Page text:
Friday, June 1, 2012

A Plant That Bites Back

Carnivorous is such a hard word to spell, particularly when a child is in the fifth grade. That is when my class and I were introduced to one of the unusual plants of the South and particularly the Carolinas – the carnivorous Venus Flytrap. It attracts, catches, and devours insects and other tiny creatures.

In fact, Charles Darwin labeled this plant as “one of the most wonderful in the world.” When he wrote Insectivorous Plants in 1875, he brought plants that entrap insects to the world’s attention. The video below by UNC-TV helps to understand why the flytrap itself is so amazing.

However, the Venus Flytrap is not naturally a worldwide resident. It lives in only the South and only two states – North Carolina and South Carolina. In fact, its native locations are limited to within 60 miles of Wilmington, NC, where it survives in wet sandy and peaty soils. Because these areas are nutritionally poor and do not contain adequate nitrogen and phosphorus, the plant digests animals to gain nutrients for protein formation that the soil does not provide. In addition, the flytrap tolerates fires well and benefits when its habitat burns, particularly during controlled burns of longleaf pine forests, because the fires eliminate its competition.

Park ranger at start of hike
Although several hundred plants are carnivorous, the Venus Flytrap probably is the best known, particularly by school children because many see this plant in action in elementary school as I did. When I was in the Wilmington area with my school-age grandkids, rangers at a nearby state park were offering a “carnivorous plant hike.” Because they were not yet in the fifth grade, I hoped that the hike would teach them something new. In addition to the Venus Flytrap, the park is also home to pitcher plants, butterworts, sundews, and other “plants that bite back.” The starting point of the hike appropriately was the Flytrap Trail Parking Lot.

Sundew, the first carnivorous
plant on the hike
Literally in minutes we saw our first carnivorous plant — a sundew. A few steps away was a pitcher plant. Although both were easily spotted by the ranger without leaving the trail’s pathway, a casual observer probably would have missed them without being told where to look because they blend so effectively with their surroundings.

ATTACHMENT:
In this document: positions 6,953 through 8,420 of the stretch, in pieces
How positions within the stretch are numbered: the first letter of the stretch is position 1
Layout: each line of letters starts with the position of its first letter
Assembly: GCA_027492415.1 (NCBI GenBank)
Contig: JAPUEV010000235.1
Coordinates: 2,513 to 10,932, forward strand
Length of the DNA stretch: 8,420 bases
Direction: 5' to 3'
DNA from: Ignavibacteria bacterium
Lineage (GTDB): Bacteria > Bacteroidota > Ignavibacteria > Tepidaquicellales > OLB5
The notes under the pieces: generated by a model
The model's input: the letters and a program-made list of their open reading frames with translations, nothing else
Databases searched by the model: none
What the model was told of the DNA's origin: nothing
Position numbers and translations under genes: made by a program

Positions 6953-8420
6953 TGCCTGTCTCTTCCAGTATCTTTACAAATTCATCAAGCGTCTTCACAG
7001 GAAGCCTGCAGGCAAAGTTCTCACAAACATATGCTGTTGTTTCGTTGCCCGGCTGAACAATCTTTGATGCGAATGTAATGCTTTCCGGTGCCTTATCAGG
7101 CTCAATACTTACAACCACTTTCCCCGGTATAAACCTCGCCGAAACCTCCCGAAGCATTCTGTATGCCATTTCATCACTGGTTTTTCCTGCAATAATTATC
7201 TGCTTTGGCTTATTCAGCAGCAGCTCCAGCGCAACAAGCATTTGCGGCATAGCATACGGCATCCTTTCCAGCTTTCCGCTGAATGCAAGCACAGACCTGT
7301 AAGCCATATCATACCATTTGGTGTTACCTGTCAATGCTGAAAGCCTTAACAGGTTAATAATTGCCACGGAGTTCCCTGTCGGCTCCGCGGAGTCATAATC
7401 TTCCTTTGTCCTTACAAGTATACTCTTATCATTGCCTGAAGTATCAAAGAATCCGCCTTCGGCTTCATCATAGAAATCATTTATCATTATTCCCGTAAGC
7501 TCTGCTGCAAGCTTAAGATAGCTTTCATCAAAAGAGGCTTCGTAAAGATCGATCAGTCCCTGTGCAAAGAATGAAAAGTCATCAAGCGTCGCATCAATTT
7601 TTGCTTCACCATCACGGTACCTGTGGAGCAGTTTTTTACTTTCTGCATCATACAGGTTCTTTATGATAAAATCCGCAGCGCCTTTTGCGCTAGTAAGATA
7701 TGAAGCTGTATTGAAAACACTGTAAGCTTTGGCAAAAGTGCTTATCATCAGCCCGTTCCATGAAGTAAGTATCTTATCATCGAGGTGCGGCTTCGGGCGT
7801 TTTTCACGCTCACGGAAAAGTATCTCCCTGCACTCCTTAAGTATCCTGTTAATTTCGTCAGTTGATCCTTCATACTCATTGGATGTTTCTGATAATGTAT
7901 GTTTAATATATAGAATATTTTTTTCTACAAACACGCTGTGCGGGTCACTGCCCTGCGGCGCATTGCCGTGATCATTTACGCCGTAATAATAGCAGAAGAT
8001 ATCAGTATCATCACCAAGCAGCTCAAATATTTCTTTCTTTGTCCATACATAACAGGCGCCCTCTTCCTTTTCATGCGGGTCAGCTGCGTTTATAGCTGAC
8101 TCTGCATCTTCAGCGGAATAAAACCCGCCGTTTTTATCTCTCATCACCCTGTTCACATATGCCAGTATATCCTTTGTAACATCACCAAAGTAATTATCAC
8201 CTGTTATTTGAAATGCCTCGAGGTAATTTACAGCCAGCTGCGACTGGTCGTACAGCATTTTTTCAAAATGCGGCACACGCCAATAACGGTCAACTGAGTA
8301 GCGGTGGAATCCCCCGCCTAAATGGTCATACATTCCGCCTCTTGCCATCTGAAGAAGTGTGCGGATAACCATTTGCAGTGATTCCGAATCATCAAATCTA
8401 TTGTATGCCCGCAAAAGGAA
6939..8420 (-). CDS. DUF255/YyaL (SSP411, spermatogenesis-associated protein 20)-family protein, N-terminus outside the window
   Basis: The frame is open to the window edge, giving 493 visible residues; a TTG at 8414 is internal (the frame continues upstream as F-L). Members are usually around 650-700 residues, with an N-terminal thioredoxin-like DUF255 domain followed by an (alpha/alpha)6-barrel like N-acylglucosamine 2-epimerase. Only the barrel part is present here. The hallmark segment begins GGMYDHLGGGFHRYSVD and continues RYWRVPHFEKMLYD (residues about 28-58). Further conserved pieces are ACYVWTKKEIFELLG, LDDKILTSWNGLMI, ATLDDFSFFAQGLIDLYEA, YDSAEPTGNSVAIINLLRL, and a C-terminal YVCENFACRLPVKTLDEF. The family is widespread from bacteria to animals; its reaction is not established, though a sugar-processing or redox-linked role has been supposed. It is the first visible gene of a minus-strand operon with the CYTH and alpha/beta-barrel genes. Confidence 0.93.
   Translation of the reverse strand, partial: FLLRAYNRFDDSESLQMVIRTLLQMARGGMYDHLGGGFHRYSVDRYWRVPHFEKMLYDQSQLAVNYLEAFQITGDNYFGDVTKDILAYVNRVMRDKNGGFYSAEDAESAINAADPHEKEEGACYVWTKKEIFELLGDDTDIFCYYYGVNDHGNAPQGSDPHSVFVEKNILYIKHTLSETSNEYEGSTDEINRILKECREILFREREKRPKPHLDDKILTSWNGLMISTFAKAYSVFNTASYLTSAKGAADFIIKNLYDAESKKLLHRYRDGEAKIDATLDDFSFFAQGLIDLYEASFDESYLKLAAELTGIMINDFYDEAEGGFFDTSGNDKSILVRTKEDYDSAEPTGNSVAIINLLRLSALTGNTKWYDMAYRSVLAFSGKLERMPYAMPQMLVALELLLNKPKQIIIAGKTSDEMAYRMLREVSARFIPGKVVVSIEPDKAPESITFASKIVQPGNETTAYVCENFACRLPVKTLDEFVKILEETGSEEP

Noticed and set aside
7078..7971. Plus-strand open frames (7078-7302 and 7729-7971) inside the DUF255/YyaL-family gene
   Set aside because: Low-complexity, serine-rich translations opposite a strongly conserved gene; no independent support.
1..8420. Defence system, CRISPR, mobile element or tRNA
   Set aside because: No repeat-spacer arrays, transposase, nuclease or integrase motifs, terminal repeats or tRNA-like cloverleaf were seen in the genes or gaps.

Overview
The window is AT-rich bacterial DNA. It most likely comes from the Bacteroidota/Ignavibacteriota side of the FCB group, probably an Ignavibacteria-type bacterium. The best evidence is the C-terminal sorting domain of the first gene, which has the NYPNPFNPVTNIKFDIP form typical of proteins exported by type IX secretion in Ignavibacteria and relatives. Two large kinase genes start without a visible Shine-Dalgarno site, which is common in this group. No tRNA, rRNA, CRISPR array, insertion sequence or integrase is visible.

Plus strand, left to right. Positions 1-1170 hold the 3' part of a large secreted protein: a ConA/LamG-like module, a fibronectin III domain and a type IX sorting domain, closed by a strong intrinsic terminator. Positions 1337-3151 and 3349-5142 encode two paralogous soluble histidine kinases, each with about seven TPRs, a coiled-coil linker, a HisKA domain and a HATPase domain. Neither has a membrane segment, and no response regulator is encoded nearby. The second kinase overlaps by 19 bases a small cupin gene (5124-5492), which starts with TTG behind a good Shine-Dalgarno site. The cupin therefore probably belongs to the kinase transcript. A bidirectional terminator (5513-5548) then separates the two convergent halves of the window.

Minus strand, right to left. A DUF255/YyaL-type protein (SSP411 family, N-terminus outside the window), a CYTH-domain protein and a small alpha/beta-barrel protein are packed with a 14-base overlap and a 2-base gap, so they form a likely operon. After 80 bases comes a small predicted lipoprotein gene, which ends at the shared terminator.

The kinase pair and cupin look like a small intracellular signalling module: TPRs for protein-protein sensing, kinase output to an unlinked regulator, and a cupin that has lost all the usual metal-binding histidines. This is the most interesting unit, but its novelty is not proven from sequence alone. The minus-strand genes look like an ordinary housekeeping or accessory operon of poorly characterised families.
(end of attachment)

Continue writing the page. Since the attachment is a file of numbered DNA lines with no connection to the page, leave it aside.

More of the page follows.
Pitcher plant seen on hike
Closeup of Venus flytrap at state park

The highlight of the walk was finding a Venus Flytrap. The first one was smaller than I had expected. Because a plant can live for more than 20 years, this one was probably very young. However, its trapping mechanism with hair-like edges was clearly discernible to us but ready to spring shut on any unsuspecting prey. Because the trap can shut in 0.1 seconds, the plant’s trapping movement is remarkable but is common knowledge to as young as now a first grader. Only during the program did I learn that my granddaughter, then entering the second grade, had already seen a flytrap in school – she was clearly less impressed with the hike than I had hoped.

Flytraps for sale at farmers
market in Saxapahaw, NC
Children also learn about the plant because it is frequently seen for sale at markets and festivals, particularly in North Carolina. Although state laws prohibit removal from its native habitats, the plant is cultivated in many locations around the world. Although it does have the reputation for being tricky to grow, the flytrap is popular with many families to teach children more about nature and the dependencies that plants and animals have for each other.

Because Mother Earth has more than a million species of insects, the Venus Flytrap is unlikely to go hungry soon. It will also probably continue to be discussed in school programs and sold as novelty plants. However, be careful about trying to impress children how “wonderful” the plant is – they may have already learned by the first grade.

Venus Flytrap at River Walk in Wilmington, NC
"Venus flytrap" on display at the River Walk
in Wilmington, NC, illustrates its connection
to coastal North Carolina

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